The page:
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What Was, What Is and What Should Have Been:. A Critical Evaluation of the Chilton Multi-Access System
Eric Thomas and John Baldwin
The Chilton multi-access system has been described elsewhere. Essentially it comprises a triangular arrangement between an Atlas system (running normal batch work), a satellite computer: (used for all of the multi-access system tasks, except that of compilation and execution of user programs) and a large disk file (conceptually split into sections private to each machine, and an intercommunication region through which. large files are passed).
When the system was released to users (May 1969), it found a surprisingly ready acceptance both amongst those used to different systems and those new to multi-access working. Our experience indicates that this is not normally the case and we would consider the following as contributing factors.
- Clearly stated objectives.
- Straightforward commands and diagnostics.
- No current file (all file names are stated explicitly)
- The simplicity of the AtIas job control language
- Lucid documentation
The remainder of this paper indicates the enhancements found necessary to the original system and, examines the areas which, with hindsight, are now felt to be sensitive in the implementation.
Some extensions of the system were described in Reference 1. Principally these were. the incorporation of different terminal devices and the provision of a good context editor.
The addition of the fixed head disk (RAD) to the satellite configuration enabled a more satisfactory means of collecting and analysing the statistics of machine resource usage. Previously, the only output device available for such data was a paper tape punch, the capacity of which was soon outgrown by the volume of data recorded. It also allowed the use of the manufacturer's operating system (RBM) - outside the multi-access sessions-for routine compilation, file verification and purging (i.e. consistency checks and the removal of out-of-date material) and the like.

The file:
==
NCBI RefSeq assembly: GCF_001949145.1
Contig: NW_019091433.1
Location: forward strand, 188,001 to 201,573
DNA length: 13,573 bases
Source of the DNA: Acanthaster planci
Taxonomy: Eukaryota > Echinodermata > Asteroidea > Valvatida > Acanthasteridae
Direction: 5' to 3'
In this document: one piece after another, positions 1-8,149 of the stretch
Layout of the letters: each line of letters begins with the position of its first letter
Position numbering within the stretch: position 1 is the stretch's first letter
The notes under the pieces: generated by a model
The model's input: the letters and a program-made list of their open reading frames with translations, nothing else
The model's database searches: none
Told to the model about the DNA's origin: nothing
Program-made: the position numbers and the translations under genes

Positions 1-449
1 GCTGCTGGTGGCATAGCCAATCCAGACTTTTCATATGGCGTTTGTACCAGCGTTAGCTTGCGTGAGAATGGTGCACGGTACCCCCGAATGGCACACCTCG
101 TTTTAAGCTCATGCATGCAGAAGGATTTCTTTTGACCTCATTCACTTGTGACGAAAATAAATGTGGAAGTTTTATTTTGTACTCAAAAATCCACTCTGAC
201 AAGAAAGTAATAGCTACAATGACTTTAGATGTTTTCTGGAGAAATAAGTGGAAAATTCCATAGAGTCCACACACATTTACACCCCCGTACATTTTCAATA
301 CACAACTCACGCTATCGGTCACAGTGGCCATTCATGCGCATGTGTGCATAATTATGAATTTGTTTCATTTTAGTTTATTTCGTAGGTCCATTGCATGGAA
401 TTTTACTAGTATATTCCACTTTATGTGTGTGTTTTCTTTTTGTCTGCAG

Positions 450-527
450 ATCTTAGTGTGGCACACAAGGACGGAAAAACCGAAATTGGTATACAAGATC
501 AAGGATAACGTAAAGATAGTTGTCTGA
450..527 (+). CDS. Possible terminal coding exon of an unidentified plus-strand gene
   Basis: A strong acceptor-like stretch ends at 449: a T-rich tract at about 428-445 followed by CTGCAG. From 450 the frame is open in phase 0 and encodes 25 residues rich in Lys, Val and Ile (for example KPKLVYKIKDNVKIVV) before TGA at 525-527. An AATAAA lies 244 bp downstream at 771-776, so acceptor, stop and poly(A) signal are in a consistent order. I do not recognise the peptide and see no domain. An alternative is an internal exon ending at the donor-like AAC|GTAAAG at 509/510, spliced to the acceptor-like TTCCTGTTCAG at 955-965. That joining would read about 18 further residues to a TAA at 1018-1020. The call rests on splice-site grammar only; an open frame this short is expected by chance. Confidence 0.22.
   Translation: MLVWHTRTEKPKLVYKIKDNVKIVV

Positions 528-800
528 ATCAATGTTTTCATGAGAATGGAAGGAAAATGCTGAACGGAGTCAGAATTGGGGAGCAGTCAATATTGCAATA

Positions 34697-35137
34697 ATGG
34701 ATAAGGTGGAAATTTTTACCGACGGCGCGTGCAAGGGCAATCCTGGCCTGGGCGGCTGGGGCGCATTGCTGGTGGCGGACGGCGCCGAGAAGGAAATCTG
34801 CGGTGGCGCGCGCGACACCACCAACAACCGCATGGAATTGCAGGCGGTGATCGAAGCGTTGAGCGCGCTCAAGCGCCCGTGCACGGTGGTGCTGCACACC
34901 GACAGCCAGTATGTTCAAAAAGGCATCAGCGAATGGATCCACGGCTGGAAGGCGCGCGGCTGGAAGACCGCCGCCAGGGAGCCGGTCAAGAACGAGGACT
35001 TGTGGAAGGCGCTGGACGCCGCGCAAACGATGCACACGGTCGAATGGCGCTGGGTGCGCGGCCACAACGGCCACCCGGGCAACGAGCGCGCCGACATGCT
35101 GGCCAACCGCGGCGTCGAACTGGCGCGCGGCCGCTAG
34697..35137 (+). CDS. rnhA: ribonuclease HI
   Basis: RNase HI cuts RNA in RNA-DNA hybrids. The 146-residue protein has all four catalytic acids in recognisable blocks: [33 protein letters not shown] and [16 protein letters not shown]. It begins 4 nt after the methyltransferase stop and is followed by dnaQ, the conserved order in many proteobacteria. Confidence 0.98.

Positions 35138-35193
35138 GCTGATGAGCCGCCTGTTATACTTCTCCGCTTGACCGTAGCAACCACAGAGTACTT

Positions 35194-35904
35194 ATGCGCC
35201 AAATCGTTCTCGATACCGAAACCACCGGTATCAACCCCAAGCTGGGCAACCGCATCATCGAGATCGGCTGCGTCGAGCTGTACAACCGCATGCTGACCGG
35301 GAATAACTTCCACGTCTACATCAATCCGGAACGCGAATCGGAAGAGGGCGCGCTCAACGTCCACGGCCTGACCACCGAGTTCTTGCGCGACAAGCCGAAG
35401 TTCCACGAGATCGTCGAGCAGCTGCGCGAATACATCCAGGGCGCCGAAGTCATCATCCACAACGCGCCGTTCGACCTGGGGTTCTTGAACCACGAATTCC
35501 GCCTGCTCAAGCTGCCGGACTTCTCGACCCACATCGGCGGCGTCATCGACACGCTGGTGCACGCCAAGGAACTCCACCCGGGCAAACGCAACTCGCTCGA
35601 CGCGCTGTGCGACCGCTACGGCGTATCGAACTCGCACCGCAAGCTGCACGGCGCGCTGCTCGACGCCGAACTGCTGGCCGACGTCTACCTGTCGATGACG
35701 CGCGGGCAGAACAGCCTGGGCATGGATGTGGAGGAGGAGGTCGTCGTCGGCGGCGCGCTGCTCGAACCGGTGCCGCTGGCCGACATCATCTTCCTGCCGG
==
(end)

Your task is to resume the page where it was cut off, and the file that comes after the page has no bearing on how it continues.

Users felt that the restriction of having, at most, only one job in Atlas at any one time somewhat irksome. (In fact, this restriction was imposed by management.) With very little programming effort, it was possible to introduce an additional command, SUBMIT, identical to RUN with the exception that additional files were not allowed for input or output streams. Management was satisfied that jobs with these characteristics would not overburden Atlas and thus a user was allowed to initiate as many Atlas jobs as he chose providing that each did not exceed approximately 4,000 input characters (i.e. one block of input) and that each only used Atlas peripherals for output. If he required access to other files, however, he still had to use RUN and the original restriction remained.
The anticipated rewrite of the system using a high-level language did not in fact materialize. Although one would like to feel that the primary reason for not doing so was the success of the initial system, other factors such as shortage of manpower for other projects and the retirement of the Atlas machine (the implications of which are discussed later) were dominant.
Originally, the Atlas Laboratory purchased Model 35 Teletypes for use with the system. These are large and relatively expensive and, although they are in general more reliable than the smaller machines, cheaper, quieter devices are found to be. more amenable.